Meaning of OBJECT in English


Pronunciation: ' äb-jikt, -( ˌ )jekt

Function: noun

Etymology: Middle English, from Medieval Latin objectum, from Latin, neuter of objectus, past participle of obicere to throw in the way, present, hinder, from ob- in the way + jacere to throw ― more at OB- , JET

Date: 14th century

1 a : something material that may be perceived by the senses <I see an object in the distance> b : something that when viewed stirs a particular emotion (as pity) <look to the tragic loading of this bed ⋯ the object poisons sight; let it be hid ― Shakespeare>

2 a : something mental or physical toward which thought, feeling, or action is directed <an object for study> <the object of my affection> <delicately carved art object s > b : something physical that is perceived by an individual and becomes an agent for psychological identification <the mother is the primary object of the child>

3 a : the goal or end of an effort or activity : PURPOSE , OBJECTIVE <their object is to investigate the matter thoroughly> b : a cause for attention or concern <money is no object >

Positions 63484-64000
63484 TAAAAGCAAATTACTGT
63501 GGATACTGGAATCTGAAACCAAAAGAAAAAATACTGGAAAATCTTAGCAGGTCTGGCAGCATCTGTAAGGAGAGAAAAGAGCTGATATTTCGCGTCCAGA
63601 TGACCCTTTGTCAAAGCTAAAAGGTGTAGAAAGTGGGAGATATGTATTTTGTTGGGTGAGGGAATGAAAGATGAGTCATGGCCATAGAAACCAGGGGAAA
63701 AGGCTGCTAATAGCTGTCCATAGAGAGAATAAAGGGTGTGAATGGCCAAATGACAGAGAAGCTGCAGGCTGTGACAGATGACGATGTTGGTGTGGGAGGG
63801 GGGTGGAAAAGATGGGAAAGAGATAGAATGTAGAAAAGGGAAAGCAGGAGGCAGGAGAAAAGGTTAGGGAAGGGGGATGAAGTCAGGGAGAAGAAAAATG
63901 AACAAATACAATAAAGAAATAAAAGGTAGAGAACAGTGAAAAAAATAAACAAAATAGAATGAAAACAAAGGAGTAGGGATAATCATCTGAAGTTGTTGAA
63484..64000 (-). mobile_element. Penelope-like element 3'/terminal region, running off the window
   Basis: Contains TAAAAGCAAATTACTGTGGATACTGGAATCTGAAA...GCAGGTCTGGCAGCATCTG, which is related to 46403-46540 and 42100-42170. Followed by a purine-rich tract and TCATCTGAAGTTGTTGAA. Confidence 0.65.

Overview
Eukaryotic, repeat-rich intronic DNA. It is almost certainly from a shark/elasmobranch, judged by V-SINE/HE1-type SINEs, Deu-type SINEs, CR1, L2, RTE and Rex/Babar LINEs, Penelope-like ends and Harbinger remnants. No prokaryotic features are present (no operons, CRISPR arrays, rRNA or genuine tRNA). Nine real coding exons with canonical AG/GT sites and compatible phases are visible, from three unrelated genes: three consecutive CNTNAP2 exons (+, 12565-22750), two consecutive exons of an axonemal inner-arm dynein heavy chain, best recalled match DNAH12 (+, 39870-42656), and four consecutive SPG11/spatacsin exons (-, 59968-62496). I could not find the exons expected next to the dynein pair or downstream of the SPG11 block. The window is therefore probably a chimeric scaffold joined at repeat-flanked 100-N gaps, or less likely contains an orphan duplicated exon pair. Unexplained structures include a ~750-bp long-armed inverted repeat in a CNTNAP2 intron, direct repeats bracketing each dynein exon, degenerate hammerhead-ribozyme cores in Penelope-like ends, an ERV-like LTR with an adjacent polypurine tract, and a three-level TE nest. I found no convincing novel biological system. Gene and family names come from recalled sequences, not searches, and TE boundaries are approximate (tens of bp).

4 : a thing that forms an element of or constitutes the subject matter of an investigation or science

5 a : a noun or noun equivalent (as a pronoun, gerund, or clause) denoting the goal or result of the action of a verb b : a noun or noun equivalent in a prepositional phrase

6 a : a data structure in object-oriented programming that can contain functions as well as data, variables, and other data structures b : a discrete entity (as a window or icon) in computer graphics that can be manipulated independently of other such entities

synonyms see INTENTION

– ob · ject · less \ -l ə s \ adjective

– ob · ject · less · ness noun

Merriam Webster Collegiate English Dictionary.      Merriam Webster - Энциклопедический словарь английского языка.